firefox I have a Bachelor of Science degree with honors from Dalhousie University in Halifax, Nova Scotia, Canada where I majored in marine biology with a certificate in science communication and leadership. My honors thesis focused on injury assessments in Pacific Sockeye Salmon as a predictor for fitness at the end of the migration. I have known since my junior year of high school that research, especially concerning the aquatic realm, was something that I wanted to pursue. I spent the fall semester of my junior year of high school at The Island School in Eleuthera, The Bahamas where I was a part of a project that looked at how reef type and Grouper density impacted the density of lionfish on the reefs. From there, I have been fortunate enough to be part of a few labs and been able to assist in a range of projects, allowing me to hone my skills and broaden my interests.

I graduated from Dalhousie University this past May, and am now currently working as a fisheries technician in Dr. Cory Suski's lab. The projects that I run and assist on pertain to the use of carbon dioxide as a non-physical barrier. We are looking into this as a way to limit/control the movement of invasive species, particularly Asian carp species, to try and keep them from entering the great lakes. We are working in conjunction with the U.S. Army Engineer Research and Development Center, specifically the Environmental Laboratory in Vicksburg, Mississippi.

When not working, I am an avid rock climber, hiker, and when there is enough snow, skier. I also love to bake, read, and drink beer at the local bars.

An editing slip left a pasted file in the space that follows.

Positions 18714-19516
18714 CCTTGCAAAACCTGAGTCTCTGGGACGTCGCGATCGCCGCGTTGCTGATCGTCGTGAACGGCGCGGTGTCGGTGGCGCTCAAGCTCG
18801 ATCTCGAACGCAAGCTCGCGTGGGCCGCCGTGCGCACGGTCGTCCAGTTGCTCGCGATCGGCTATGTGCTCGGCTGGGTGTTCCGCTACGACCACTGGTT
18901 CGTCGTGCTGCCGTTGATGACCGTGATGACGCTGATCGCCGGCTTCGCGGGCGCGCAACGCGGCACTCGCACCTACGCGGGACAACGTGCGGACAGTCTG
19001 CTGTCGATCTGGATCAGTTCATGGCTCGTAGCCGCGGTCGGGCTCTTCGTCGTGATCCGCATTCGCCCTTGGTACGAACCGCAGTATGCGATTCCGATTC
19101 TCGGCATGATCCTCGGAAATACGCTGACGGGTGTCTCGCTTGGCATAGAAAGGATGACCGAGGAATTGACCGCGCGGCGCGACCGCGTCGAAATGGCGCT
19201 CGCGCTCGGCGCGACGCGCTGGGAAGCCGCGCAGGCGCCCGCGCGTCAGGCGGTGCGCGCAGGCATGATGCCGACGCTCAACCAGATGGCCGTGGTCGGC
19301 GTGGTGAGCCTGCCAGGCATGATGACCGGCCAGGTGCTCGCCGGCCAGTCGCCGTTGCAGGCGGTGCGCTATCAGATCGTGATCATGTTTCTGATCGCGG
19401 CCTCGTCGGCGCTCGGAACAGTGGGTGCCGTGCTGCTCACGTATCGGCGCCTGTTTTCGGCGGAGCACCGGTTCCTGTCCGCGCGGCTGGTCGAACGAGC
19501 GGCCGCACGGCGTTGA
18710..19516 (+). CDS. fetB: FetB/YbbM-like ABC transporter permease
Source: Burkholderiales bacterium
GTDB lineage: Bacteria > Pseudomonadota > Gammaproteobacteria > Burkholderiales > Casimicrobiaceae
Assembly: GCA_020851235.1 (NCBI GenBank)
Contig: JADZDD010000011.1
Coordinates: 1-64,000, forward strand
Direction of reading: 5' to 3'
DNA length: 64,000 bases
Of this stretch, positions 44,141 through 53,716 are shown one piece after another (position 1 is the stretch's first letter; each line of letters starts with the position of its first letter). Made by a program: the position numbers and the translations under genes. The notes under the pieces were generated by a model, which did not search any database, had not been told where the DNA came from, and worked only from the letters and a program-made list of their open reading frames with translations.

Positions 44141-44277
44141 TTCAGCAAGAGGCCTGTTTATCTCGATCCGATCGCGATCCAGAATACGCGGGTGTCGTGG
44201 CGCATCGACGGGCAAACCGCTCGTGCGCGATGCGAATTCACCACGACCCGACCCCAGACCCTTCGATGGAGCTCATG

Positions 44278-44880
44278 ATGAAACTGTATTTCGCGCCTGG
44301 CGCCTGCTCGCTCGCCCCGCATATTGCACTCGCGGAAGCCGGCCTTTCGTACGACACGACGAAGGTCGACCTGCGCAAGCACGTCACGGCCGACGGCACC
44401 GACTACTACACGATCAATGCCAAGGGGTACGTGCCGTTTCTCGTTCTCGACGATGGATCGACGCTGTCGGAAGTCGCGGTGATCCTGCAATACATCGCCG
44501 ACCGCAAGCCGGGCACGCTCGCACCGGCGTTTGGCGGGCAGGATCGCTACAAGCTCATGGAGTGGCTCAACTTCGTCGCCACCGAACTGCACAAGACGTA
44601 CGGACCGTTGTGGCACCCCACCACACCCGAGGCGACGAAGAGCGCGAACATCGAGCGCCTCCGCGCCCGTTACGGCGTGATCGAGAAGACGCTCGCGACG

Michael Louison, PhD Student

firefox I earned my Bachelor's degree from Ripon College in Ripon, Wisconsin in 2007 with a major in biology and a minor in educational studies. After three years of teaching high school science in Central Wisconsin I returned to graduate school and obtained my Master's degree in biology from the University of Wisconsin at Oshkosh in 2013. My M.S. work focused on habitat choice by young-of-the-year salmonids, particularly brown trout. More specifically I examined the suitability of very small first-order stream habitats for YOY trout, and what hydrological and habitat features were associated with greater or lesser densities throughout the year.

My current work here at the University of Illinois centers on the factors that predispose a fish to vulnerability to angling. I am currently am conducting a series of experiments aimed at determining correlates of angling vulnerability, with a focus on inter-individual differences in behavior and physiology (i.e. "personalities", which believe it or not individual fish have been shown to have!). I also am utilizing molecular and genetic methods in an effort to discover gene candidates which may predispose a fish to greater inherent catchability. The upshot of this research broadly is to determine the traits that may be under selective pressure in recreational fish species. Anglers in effect are a predator of game fish species and intense angling has the potential to evolutionarily change populations by removing fish with particular "catchable" traits. It is important that those traits are identified, since the loss of fish with those phenotypes from a population may have overall fitness consequences for that population.